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Патент USA US2120932

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June 14, 1938.
Filed May 15, 1935
Patented June 14, 1938
' 2,120,932
Calif., assignor to Union
Lyle Dillon,
Oil Company of California, Los Angeles, Calif.,
a corporation of California
Application May 15, 1933, Serial No. 671,023
12 Claims. (01. 204-24)
This invention relates to the art of separating to this invention through treatment only by cur
rents and/or high potential gradients induced in
the phases of emulsions and particularly to an the
treated liquid by electromagnetic induction.
electrical dehydrator for petroleum emulsions.
The invention is embodied in apparatus com
- Conventional treaters usually comprise a tank
prising an elongated annular insulating conduit
through which emulsion to be treated is caused
to ?ow and around which an intense alternating
electromagnetic ?eld is induced. Said ?eld is in
duced by a current of corresponding characteris
tics applied to an electrical conductor which winds
spirally around the outside of said insulating con
duit out of contact with the emulsion being treat
5 into which, or through which, the emulsion to be
treated ?ows andin which a live electrode is dis
posed. The treating potential in the conventional
treater is set up through the emulsion to be
treated between the electrode and the tank wall
10 or between the electrode and another surface
grounded to said tank wall. The emulsion thus
undergoing treatment is in physical contact with
the electrode and the said oppositely chargedsur
face, with the emulsion acting more or less as‘ an
'electrical conductor between them, depending up
on its water content, ?neness of particles or other
characteristics. This condition of operation tends
to shortcircuit the electrical system and impair
its operation. Therefore, due to their 'shortcir
cuiting-tendencies only emulsions covering a nar
row range of characteristics can be treated in
such a treater without employing special means
to prevent the electrical system being rendered
inoperative by shortcircuits through the emul
25 sion.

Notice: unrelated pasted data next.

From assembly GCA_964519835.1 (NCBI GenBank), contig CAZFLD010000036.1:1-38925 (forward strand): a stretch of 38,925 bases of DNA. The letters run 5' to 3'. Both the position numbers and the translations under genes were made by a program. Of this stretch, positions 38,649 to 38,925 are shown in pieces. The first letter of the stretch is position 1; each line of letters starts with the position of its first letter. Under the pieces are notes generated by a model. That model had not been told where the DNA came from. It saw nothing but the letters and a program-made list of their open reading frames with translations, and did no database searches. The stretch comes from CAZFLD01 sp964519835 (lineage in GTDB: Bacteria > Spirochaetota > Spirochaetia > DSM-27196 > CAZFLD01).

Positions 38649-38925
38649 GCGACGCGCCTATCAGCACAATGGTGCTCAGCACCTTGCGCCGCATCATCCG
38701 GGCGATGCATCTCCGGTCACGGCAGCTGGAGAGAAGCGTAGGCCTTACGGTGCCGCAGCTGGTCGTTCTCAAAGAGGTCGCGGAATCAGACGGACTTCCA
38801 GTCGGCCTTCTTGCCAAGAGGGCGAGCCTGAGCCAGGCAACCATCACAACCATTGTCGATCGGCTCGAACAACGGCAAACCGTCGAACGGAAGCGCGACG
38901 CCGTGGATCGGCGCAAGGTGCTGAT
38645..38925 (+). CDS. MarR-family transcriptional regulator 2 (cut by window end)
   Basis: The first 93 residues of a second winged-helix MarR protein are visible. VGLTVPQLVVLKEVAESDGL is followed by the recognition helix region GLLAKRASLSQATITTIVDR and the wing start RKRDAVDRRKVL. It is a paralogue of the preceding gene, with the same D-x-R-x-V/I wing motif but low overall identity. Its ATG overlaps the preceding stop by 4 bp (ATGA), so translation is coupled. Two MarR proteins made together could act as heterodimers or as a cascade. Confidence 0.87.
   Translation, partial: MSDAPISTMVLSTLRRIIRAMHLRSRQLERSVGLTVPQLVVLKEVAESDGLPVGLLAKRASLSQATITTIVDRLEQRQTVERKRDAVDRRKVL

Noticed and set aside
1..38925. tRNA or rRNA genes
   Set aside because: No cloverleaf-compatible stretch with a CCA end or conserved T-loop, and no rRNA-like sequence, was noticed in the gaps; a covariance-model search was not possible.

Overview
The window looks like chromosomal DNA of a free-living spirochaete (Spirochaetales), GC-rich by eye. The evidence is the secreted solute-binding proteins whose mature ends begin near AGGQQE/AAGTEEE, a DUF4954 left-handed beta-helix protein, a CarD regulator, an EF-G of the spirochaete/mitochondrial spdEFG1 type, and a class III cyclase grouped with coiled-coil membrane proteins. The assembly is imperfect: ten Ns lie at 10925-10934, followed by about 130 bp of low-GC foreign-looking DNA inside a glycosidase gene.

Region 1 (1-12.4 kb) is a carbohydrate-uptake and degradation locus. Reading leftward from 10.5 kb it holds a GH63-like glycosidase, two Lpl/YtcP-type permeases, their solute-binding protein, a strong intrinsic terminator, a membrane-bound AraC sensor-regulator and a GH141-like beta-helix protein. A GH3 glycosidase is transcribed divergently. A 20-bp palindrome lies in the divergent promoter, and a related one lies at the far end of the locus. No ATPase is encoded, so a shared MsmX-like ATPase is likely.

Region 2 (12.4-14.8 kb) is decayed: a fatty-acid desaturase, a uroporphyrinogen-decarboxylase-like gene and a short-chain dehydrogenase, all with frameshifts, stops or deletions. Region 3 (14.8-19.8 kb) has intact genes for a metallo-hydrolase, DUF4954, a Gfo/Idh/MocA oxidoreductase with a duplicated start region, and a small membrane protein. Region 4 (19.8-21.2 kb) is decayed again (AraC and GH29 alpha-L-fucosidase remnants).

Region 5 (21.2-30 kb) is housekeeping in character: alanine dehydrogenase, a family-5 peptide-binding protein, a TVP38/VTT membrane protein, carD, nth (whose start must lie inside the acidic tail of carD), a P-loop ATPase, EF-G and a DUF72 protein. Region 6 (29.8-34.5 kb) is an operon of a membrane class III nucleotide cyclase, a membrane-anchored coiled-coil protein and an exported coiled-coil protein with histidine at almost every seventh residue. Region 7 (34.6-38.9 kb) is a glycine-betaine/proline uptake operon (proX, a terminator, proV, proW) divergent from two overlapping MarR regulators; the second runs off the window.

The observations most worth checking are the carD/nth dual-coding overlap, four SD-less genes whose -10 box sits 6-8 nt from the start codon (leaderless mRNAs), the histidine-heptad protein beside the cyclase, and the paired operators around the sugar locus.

ed, in the form of a solenoid. Means is provided
for supplying said solenoid with an interrupted or
intermittent high frequency high voltage. cur 15
rent. The ?eld thus induced in the emulsion in
.the annular insulating conduit in turn induces
a counter E. M. F. of high potential around the
annulus formed by the emulsion in the annular
conduit. Means is provided to introduce emul
sion to be treated into the treating zone in the
annular insulating conduit and means is provided
to withdraw treated emulsion from said conduit
and pass it to a separate settling tank where sep
aration takes place. Means is also provided for 25
The conventional dehydration apparatus also
necessitates insulated electrical connections to the
electrodes in the treating zone through the treater
shell, said connections passing through a gas tightv
lead-in insulator of high potential capacity. Due
to the unfavorable conditions under which such a
lead-in insulator is forced to operate it is a‘ source
of electrical and mechanical difficulty.
Objects of this invention are to overcome the
above enumerated and other disadvantages of the
common dehydration methods; to provide a novel
form of treater and method of treatment which
' will be efficient, economical, of high capacity, sim
ple and uniform in operation and capable of effec
AO tively treating emulsions which heretofore have
been difficult if not impossible to treat by elec
trical methods alone; and to eliminate mechani- .
cal and electrical insulating and supply difficulties.
Other objects are to provide a treater which is
inherently electrodynamically and mechanically
non-shortcircuiting in, its operation, which re
quires no electrodes in the treating zone nor lead
in insulators through the treater shell into the
treating zone, and in which electrical stresses
-0 through the insulating bodies therein are at a
minimum, and it is a further object to provide
such a treater which is capable of operating on
emulsions having wide ranges of water content
and electrical conductivity.